Are zombies sucking the life out of your data center?
Even if your organization has gone the virtualization route or is leveraging the cloud, chances are you're still operating at least some of your own infrastructure. And that means there's a good chance you're operating servers and other equipment that are achieving nothing but the consumption of resources. That's right; you've got zombies in your data center.
"This is a very expensive issue for a lot of data centers," says Paul Goodison, CEO of Cormant, an infrastructure management company. "A server can cost something like $2,000 a year, and somewhere between 10 and 30% of your servers are dead. In a 4,000-server enterprise, if 400 of them are dead, you're looking at a bill for servers that are doing nothing of $800,000 a year. That a very significant amount of money."
Goodison points to one Cormant customer that thought it had 900 pieces of equipment. When Cormant performed an inventory, it found 1,300 pieces, some of which had no LAN connections but were still hooked up to power.
Reasons for Zombie Server Infestations
Goodison says zombies tend to happen for one of two reasons. The first is that a server is lightly commissioned by the business for a period of time and becomes a line item in a spreadsheet somewhere. Over time, the need for the application on that server goes away, but there is no tieback to any physical process to decommission it, or if the decommissioning process does take place, it is only partially completed.
"The decom doesn't happen because they're not absolutely sure it's the right server," he says. "They say, 'We'll leave that one for now and come back to it.' Then they never come back to it."
It is at least as likely that the user of the service on the server was never recorded. Eventually it just stops being used and no one knows. This is common when there's no IT management solution in place, Goodison says. Servers tend to be commissioned in an ad hoc fashion, especially as part of skunkworks projects. In time, the organization knows there's a server physically there, but they don't know what it does or who provisioned it.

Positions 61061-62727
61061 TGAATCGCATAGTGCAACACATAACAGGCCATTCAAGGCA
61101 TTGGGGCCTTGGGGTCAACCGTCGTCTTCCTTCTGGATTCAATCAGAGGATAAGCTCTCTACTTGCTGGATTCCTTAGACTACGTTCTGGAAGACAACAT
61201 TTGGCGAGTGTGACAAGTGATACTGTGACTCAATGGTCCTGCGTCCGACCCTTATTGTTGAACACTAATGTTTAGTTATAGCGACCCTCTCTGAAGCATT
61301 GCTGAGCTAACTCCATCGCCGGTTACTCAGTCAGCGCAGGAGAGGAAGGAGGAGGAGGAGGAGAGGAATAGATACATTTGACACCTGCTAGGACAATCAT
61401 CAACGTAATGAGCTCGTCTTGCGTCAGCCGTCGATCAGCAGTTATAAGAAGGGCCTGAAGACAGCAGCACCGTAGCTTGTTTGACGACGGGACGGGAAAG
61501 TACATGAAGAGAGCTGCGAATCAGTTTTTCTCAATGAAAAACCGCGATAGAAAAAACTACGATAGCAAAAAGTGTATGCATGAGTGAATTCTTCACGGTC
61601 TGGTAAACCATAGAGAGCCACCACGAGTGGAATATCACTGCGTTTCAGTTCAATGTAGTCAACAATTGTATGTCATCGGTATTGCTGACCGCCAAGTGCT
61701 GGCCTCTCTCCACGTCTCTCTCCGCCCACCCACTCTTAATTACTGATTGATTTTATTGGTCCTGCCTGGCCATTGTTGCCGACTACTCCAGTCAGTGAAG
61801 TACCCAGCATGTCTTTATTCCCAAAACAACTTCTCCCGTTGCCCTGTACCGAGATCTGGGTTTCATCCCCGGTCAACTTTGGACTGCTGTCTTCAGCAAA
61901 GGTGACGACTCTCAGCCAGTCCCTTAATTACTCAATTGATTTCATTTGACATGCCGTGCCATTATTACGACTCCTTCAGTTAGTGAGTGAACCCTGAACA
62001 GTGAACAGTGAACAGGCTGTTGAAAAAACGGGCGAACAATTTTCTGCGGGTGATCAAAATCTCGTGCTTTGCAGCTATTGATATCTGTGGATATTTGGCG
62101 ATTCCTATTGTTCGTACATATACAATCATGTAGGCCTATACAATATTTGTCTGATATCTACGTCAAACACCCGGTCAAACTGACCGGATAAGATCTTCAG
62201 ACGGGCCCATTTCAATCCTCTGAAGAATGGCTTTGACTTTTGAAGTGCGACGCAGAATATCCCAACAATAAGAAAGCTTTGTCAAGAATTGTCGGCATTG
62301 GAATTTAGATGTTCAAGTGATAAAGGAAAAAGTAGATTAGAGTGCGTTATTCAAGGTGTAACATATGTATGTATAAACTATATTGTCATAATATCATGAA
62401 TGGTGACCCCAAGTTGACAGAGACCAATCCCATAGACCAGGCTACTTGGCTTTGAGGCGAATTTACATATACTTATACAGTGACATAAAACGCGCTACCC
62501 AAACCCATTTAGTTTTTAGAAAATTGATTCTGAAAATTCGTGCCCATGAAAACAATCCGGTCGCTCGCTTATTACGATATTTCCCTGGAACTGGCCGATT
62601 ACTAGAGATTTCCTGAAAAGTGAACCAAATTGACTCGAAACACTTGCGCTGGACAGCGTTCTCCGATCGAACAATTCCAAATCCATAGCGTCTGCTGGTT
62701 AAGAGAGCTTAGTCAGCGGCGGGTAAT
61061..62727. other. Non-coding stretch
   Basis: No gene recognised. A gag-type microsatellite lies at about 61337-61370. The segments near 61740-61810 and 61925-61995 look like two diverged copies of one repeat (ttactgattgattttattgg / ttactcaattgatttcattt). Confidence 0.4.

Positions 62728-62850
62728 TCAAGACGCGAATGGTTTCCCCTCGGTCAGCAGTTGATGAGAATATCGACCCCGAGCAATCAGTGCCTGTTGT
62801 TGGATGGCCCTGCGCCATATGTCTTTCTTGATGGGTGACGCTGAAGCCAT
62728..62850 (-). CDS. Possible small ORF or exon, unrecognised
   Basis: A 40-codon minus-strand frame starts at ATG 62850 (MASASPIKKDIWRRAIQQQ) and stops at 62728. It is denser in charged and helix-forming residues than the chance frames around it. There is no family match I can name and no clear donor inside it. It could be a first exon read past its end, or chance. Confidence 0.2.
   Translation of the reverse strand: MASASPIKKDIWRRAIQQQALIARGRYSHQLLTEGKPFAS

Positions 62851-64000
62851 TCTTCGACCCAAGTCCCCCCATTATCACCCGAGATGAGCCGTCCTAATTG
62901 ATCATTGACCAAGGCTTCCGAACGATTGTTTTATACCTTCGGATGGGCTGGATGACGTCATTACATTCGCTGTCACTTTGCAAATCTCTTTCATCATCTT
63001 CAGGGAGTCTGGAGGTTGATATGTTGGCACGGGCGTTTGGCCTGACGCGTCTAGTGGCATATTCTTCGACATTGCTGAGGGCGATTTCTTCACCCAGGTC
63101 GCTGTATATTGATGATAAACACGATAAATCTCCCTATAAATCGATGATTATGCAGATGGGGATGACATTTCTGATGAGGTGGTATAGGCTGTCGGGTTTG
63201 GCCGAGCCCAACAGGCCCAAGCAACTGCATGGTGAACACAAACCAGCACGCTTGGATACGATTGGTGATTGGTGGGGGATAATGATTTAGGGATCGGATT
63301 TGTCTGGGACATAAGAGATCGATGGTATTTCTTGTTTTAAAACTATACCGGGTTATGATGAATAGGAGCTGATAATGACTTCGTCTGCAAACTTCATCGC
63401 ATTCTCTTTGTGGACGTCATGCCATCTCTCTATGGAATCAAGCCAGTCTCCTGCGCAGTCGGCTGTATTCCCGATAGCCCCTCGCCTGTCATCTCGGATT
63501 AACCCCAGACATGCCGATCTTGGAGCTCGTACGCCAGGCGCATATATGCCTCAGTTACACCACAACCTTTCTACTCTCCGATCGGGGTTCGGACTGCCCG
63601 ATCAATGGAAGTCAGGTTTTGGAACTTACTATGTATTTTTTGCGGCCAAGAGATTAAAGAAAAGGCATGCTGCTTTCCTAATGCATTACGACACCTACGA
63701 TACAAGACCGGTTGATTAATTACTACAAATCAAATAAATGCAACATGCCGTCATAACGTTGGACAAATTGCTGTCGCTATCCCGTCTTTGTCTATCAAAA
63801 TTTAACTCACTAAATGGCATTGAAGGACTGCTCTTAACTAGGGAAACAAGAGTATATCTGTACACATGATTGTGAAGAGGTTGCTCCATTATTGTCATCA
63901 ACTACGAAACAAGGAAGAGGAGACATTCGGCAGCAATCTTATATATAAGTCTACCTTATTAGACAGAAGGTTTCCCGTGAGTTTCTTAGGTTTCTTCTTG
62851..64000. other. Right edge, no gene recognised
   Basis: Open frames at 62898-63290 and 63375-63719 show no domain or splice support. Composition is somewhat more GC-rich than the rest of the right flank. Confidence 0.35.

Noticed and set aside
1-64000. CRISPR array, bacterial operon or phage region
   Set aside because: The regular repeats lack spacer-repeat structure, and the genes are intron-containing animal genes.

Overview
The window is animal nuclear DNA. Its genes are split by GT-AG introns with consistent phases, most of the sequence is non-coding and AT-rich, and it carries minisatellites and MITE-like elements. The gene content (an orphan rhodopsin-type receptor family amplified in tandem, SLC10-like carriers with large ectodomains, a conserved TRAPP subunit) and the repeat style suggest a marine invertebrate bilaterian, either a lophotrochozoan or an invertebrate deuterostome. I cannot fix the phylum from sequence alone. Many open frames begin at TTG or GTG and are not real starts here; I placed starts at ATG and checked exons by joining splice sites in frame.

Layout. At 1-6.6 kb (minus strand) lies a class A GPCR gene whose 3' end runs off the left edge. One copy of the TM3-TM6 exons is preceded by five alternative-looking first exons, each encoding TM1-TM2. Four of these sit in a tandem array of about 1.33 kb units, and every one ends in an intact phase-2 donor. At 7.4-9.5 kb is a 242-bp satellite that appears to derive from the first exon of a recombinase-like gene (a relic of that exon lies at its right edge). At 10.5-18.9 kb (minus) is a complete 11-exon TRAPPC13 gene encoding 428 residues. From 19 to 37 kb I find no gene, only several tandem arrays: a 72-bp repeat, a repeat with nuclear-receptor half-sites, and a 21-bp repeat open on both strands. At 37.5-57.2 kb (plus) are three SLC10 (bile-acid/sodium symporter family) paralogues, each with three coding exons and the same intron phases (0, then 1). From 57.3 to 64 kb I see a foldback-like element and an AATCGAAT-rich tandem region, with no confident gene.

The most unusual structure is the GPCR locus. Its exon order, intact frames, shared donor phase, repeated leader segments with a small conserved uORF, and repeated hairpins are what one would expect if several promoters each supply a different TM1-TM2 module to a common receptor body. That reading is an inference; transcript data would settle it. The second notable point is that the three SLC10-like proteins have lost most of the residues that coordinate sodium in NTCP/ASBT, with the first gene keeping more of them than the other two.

Getting the Data Center Under Control
To get your data center under control, Goodison says you need to start with good documentation. And that doesn't mean just another spreadsheet, Goodison warns. It starts with an accurate record of your physical equipment, along with owner information and a record of network and data connections. Switches can be zombies too, so you need to include them in your records as well. But you also need a data center infrastructure management (DCIM) tool that provides a common, real-time monitoring and management platform across your IT and facility infrastructures going forward. And your records must be updated regularly, including owner information as new equipment gets added.
"You shouldn't be able to put a new server into a live state unless you can identify who owns it," Goodison says. "Part of the change process is making people document what they do in a more structured fashion. You need to look at deployment slightly more holistically. It's no longer about just physically deploying the server. You need to make sure you've got the documentation there as well."
Once the documentation and tools are in place, you need to begin regularly querying and analyzing the logical information at your disposal: power draw, CPU utilization, network traffic and so on. This is especially important for servers you aren't immediately able to identify. These metrics can often help you pick out a zombie, as power utilization, CPU cycles and traffic are often flat for dead servers.
"You want to get down to a smaller list of servers that you don't know what they are doing," Goodison says. "And then you want to ask yourself, 'Is this server properly labeled? Let's log in and take a look. Is it doing work? Are things changing over time?'"
"You need to take a look at a complete physical picture and supplement that with query data," he adds. "Is that server actually plugged in and what power is it drawing?"
In the end, it's about making sure that you have complete visibility into your data center and how your equipment is performing.
"Good management pays dividends in terms of ROI," Goodison says.
Thor Olavsrud is a senior writer for CIO.com. Follow him @ThorOlavsrud.
Read more about change management in CIO's Change Management Drilldown.